Music​ ​120​ ​is​ ​a​ ​comparative​ ​study​ ​of​ ​various​ ​musical​ ​styles​ ​and​ ​cultures.​ ​Emphasis​ ​will​ ​be​ ​on basic​ ​music​ ​materials,​ ​how​ ​music​ ​is​ ​constructed​ ​and​ ​performed,​ ​as​ ​well​ ​as​ ​​ ​the​ ​social​ ​and cultural​ ​milieu​ ​in​ ​which​ ​music​ ​is​ ​created.​ ​This​ ​includes​ ​concert,​ ​folk,​ ​and​ ​popular​ ​music​ ​from Western​ ​Europe,​ ​America,​ ​Indonesia,​ ​North​ ​India,​ ​Japan,​ ​and​ ​West​ ​Africa,​ ​among​ ​others. Through​ ​listening​ ​and​ ​analysis,​ ​students​ ​will​ ​learn​ ​the​ ​fundamentals​ ​of​ ​music​ ​and​ ​search​ ​for the​ ​relationships​ ​and​ ​commonalities​ ​among​ ​musical​ ​cultures.

This​ ​course​ ​offers​ ​students​ ​a​ ​broad​ ​survey​ ​of​ ​the​ ​basic​ ​components​ ​of​ ​theatre,​ ​in​ ​which students​ ​will​ ​study​ ​theatre​ ​from​ ​a​ ​number​ ​of​ ​different​ ​perspectives.​ ​Students​ ​will​ ​examine plays,​ ​the​ ​history​ ​of​ ​theatre​ ​as​ ​an​ ​art,​ ​acting,​ ​technical​ ​theatre,​ ​theatre’s​ ​impact​ ​on​ ​society, and​ ​important​ ​practitioners​ ​in​ ​the​ ​field.

This​ ​course​ ​surveys​ ​the​ ​history​ ​of​ ​the​ ​world​ ​from​ ​the​ ​early​ ​river-valley​ ​civilization​ ​to​ ​1500. Emphasis​ ​on​ ​Afro-Eurasia​ ​and​ ​the​ ​Americas,​ ​subject​ ​matter​ ​includes​ ​politics,​ ​society,​ ​religion and​ ​global​ ​interactions.

This​ ​course​ ​covers​ ​world​ ​history​ ​from​ ​1500​ ​to​ ​the​ ​present​ ​and​ ​introduces​ ​students​ ​to historical​ ​ways​ ​of​ ​thinking.​ ​As​ ​a​ ​course​ ​introducing​ ​the​ ​humanities​ ​to​ ​students,​ ​it​ ​also​ ​reveals different​ ​manifestations​ ​of​ ​the​ ​human​ ​intelligence​ ​and​ ​imagination​ ​as​ ​expressed​ ​in​ ​various places​ ​and​ ​times.​ ​This​ ​course​ ​proceeds​ ​thematically​ ​and​ ​introduces​ ​students​ ​to​ ​major questions​ ​as​ ​well​ ​as​ ​changes​ ​in​ ​the​ ​past.​ ​Instead​ ​of​ ​focusing​ ​only​ ​on​ ​what​ ​has​ ​happened​ ​in human​ ​history,​ ​students​ ​will​ ​learn​ ​to​ ​think​ ​about​ ​why​ ​and​ ​how​ ​things​ ​happen.

This​ ​course​ ​is​ ​designed​ ​to​ ​help​ ​broaden​ ​students’​ ​understanding​ ​of​ ​the​ ​historical​ ​process​ ​andthe​ ​situation​ ​within​ ​the​ ​United​ ​States​ ​today.​ ​The​ ​course​ ​deals​ ​with​ ​the​ ​social​ ​and​ ​politicalevents​ ​underlying​ ​and​ ​creating​ ​the​ ​changes​ ​taking​ ​place​ ​in​ ​the​ ​U.S.​ ​Students​ ​will​ ​attempt​ ​tounderstand​ ​the​ ​major​ ​events​ ​of​ ​the​ ​past​ ​through​ ​a​ ​variety​ ​of​ ​social-economic​ ​vantage​ ​points.

This​ ​course​ ​is​ ​a​ ​survey​ ​of​ ​the​ ​developmental​ ​changes​ ​and​ ​the​ ​historical​ ​interpretation​ ​of institutions​ ​and​ ​societies​ ​in​ ​the​ ​United​ ​States​ ​from​ ​the​ ​end​ ​of​ ​the​ ​Reconstruction​ ​era​ ​to​ ​the present.​ ​This​ ​course​ ​pays​ ​special​ ​attention​ ​to​ ​the​ ​interplay​ ​among​ ​races,​ ​cultural​ ​diversity, and​ ​conflict.​ ​Some​ ​of​ ​the​ ​themes​ ​include​ ​immigration,​ ​politics​ ​of​ ​constitutional​ ​development, economics,​ ​religion,​ ​reform,​ ​the​ ​growth​ ​of​ ​the​ ​U.S​ ​as​ ​a​ ​world​ ​power,​ ​the​ ​status​ ​of​ ​women​ ​in society,​ ​westward​ ​expansion,​ ​and​ ​urbanization.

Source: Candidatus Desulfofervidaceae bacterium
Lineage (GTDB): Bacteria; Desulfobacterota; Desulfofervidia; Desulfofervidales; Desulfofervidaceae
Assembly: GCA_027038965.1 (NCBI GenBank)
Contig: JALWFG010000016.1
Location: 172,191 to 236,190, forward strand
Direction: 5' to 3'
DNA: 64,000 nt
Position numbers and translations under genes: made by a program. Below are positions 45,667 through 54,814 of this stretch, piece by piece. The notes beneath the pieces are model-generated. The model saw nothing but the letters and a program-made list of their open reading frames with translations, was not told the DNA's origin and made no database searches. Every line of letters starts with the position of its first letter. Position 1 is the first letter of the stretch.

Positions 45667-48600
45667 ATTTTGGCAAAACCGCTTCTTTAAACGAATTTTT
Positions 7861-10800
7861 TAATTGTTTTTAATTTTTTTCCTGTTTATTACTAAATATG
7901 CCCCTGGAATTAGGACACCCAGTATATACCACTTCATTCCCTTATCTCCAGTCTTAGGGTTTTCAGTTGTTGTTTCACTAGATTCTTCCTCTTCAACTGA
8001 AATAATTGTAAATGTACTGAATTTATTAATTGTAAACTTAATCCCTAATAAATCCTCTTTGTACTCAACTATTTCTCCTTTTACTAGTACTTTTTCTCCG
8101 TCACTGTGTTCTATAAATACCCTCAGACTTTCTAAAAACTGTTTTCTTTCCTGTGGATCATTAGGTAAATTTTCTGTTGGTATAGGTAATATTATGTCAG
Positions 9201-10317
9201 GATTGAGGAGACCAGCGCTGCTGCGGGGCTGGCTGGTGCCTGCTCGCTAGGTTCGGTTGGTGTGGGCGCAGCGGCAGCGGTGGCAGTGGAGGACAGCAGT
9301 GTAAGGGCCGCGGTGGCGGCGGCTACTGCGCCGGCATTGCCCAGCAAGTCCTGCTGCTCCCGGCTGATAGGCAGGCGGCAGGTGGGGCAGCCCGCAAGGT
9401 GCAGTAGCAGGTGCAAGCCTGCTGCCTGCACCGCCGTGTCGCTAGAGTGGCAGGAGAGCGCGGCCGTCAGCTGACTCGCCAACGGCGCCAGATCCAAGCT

This​ ​is​ ​a​ ​survey​ ​course​ ​designed​ ​to​ ​introduce​ ​students​ ​to​ ​the​ ​processes​ ​and​ ​results​ ​of​ ​the scientific​ ​psychological​ ​study​ ​of​ ​behavior.

This​ ​course​ ​provides​ ​a​ ​broad​ ​overview​ ​of​ ​sociology​ ​and​ ​how​ ​it​ ​applies​ ​to​ ​everyday​ ​life.​ ​Major theoretical​ ​perspectives​ ​and​ ​concepts​ ​are​ ​presented,​ ​including​ ​sociological​ ​imagination, culture,​ ​deviance,​ ​inequality,​ ​social​ ​change,​ ​and​ ​social​ ​structure.​ ​Students​ ​will​ ​also​ ​explore the​ ​influence​ ​of​ ​social​ ​class​ ​and​ ​social​ ​institutions,​ ​such​ ​as​ ​churches,​ ​education,​ ​healthcare, government,​ ​economy,​ ​and​ ​environment.​ ​Students​ ​will​ ​also​ ​examine​ ​the​ ​social​ ​structure​ ​of what​ ​it​ ​means​ ​to​ ​be​ ​a​ ​family.

This​ ​course​ ​introduces​ ​students​ ​to​ ​the​ ​economics​ ​perspective.​ ​This​ ​powerful​ ​mode​ ​of analysis​ ​can​ ​be​ ​used​ ​to​ ​gain​ ​understanding​ ​of​ ​many​ ​phenomena,​ ​some​ ​of​ ​which​ ​may​ ​not​ ​be conventionally​ ​economic​ ​in​ ​nature;​ ​the​ ​domain​ ​of​ ​economic​ ​analysis​ ​can​ ​extend​ ​beyond traditional​ ​economical​ ​phenomena.​ ​This​ ​course​ ​largely​ ​focuses​ ​on​ ​the​ ​macro​ ​economy,​ ​i.e. the​ ​performance​ ​of​ ​the​ ​economy​ ​as​ ​a​ ​whole,​ ​by​ ​examining​ ​the​ ​economic​ ​actors​ ​(businesses, government,​ ​households)​ ​and​ ​their​ ​interactions​ ​within​ ​the​ ​various​ ​economic​ ​institutions (private​ ​and​ ​public​ ​sectors).

An​ ​introduction​ ​to​ ​descriptive​ ​and​ ​inferential​ ​statistics.​ ​The​ ​course​ ​will​ ​cover​ ​organization and​ ​presentation​ ​of​ ​data,​ ​averages​ ​and​ ​variations,​ ​elementary​ ​probability,​ ​random​ ​variables, special​ ​discrete​ ​distributions,​ ​normal​ ​distributions,​ ​sampling​ ​distributions,​ ​point​ ​estimation, confidence​ ​intervals,​ ​and​ ​hypothesis​ ​testing.